I find it futile to reproduce a tone you heard on a record ... God knows how many things they did to that bass track ... which is so ridiculous at some point that completely kill my interest for the tone of any instrument as long as it doesn't make my ear bleed.
I find it more important what you play and your emotion than the acutal sound used to make that music come alive.
I've found tone heaven. I like a burpy, but clean sound from what I play through. The easiest way for me to get this at home, is Q switch off, bridge pickup solo with tone set at about 3...then switch to both pickups on when I think it starts sounding too squeaky.
The amp I play through(Peavey TNT160)..I have most of the highs cut off. You don't need them as much with an active bass...especially an Alembic. The bass eq is on about 7, while the mids are a little over 6. This way, there's absolutely zero noise from my setup..while still achieving the tone I want most.
If I ever need a bigger amp, it will most likely be another Peavey, but with more watts. The TNT160 can keep up with a 100w tube head and 4x12 cab, without distorting.
What's best about this setup...is that I can plug my active bass into the high gain with no electrical overload. Maybe that's due to the amp and bass both being low impedance??? I don't know much about all that.
Yes, but it's my playing, not my equipment, that's the barrier.
Tone heaven for me is easy - a passive Jazz bass into a Sadowsky pre. Done.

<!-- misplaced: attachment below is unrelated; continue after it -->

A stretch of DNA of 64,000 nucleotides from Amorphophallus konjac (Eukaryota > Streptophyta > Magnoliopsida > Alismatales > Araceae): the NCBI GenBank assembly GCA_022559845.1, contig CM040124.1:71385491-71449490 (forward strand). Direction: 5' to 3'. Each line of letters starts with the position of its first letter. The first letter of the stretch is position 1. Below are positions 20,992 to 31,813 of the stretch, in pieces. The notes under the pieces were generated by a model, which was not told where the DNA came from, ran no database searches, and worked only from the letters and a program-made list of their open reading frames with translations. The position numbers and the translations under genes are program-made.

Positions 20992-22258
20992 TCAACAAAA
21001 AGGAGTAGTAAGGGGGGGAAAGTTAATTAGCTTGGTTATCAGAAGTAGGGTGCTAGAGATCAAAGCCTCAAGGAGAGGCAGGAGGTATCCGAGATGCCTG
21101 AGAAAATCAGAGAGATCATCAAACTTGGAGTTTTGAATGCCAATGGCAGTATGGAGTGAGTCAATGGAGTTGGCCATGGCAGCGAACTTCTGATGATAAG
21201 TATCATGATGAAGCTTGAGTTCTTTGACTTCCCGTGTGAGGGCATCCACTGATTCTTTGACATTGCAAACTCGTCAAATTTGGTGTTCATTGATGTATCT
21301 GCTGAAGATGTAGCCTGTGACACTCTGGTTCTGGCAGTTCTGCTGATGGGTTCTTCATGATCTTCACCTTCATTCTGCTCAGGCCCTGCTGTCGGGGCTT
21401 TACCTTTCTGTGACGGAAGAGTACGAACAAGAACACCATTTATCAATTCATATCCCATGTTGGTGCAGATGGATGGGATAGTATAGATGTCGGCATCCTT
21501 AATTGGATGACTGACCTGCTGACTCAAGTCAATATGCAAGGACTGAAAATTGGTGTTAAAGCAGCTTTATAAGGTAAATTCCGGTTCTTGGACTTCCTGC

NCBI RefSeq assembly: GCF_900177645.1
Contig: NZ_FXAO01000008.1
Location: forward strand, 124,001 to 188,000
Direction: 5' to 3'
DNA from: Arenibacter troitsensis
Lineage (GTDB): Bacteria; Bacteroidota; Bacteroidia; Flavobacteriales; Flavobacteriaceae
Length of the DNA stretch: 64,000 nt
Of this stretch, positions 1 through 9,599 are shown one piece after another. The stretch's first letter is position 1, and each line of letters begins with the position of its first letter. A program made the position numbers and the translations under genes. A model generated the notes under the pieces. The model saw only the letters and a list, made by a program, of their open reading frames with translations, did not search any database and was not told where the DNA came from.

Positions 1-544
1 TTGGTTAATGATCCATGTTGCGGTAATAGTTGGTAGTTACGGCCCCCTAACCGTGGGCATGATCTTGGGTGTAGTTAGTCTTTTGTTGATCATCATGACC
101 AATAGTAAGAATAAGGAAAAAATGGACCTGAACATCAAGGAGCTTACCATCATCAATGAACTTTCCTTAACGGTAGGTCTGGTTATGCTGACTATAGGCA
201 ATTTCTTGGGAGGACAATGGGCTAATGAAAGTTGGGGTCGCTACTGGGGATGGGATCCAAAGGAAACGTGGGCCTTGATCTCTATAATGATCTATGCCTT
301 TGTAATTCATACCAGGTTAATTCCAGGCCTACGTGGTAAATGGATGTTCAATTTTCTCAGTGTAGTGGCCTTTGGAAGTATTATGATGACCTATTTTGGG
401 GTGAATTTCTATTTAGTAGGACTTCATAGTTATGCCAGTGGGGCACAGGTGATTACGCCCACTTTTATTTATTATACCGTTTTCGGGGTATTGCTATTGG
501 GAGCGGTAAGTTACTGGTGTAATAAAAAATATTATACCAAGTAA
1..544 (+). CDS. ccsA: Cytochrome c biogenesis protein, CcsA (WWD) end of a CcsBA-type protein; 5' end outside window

If it's in a band with distorted guitars, I add some distortion on the end for some grind.
That sound in your head...
There are two sub-threads here for me. With my GB STM-900 and GK Neos, I am very close to getting a live approximation of "The Tone In My Head". For those interested here it is (just try to ignore the provocative pics, and focus on the bass...):
Curse you Alan Anton and (probably) your engineer/producer, as well!!!
The last obstacle to TTIMH is the grind/"clangy-ness" of the E-string on my Midtown. It's actually not too bad on the higher frets. I stuffed some foam in the bridge, but it's still not TTIMH.
I am told it's just a matter of time until the GHS Flats age properly (less than 2 mos. old). So I have cranked up my practice time (good for me!).
Meanwhile, I actually had given up on TTIMH. When I bought the GB, I decided whatever I could get out of it would be "My Tone".
Anyway, I have realized that what is TTIMH, is not necessarily the tone in my band-mates' heads. With either of my basses (Trib L2500 or Gibson Midtown) I can dial up a variety of decent tones which are different from TTIMH, but still good.
At this point, I'll just work on my technique, play whatever I can get from it, and be happy with it. "Don't worry, be..."
I would say my "tone heaven" is rich,deep, and thick, but still maintaining clarity, and TONS of growl. Something like an old Thunderbird with TI's into a nice tube amp-only problem is Thunderbirds don't have enough frets(26 is my preferred number). Arghhhhh!!!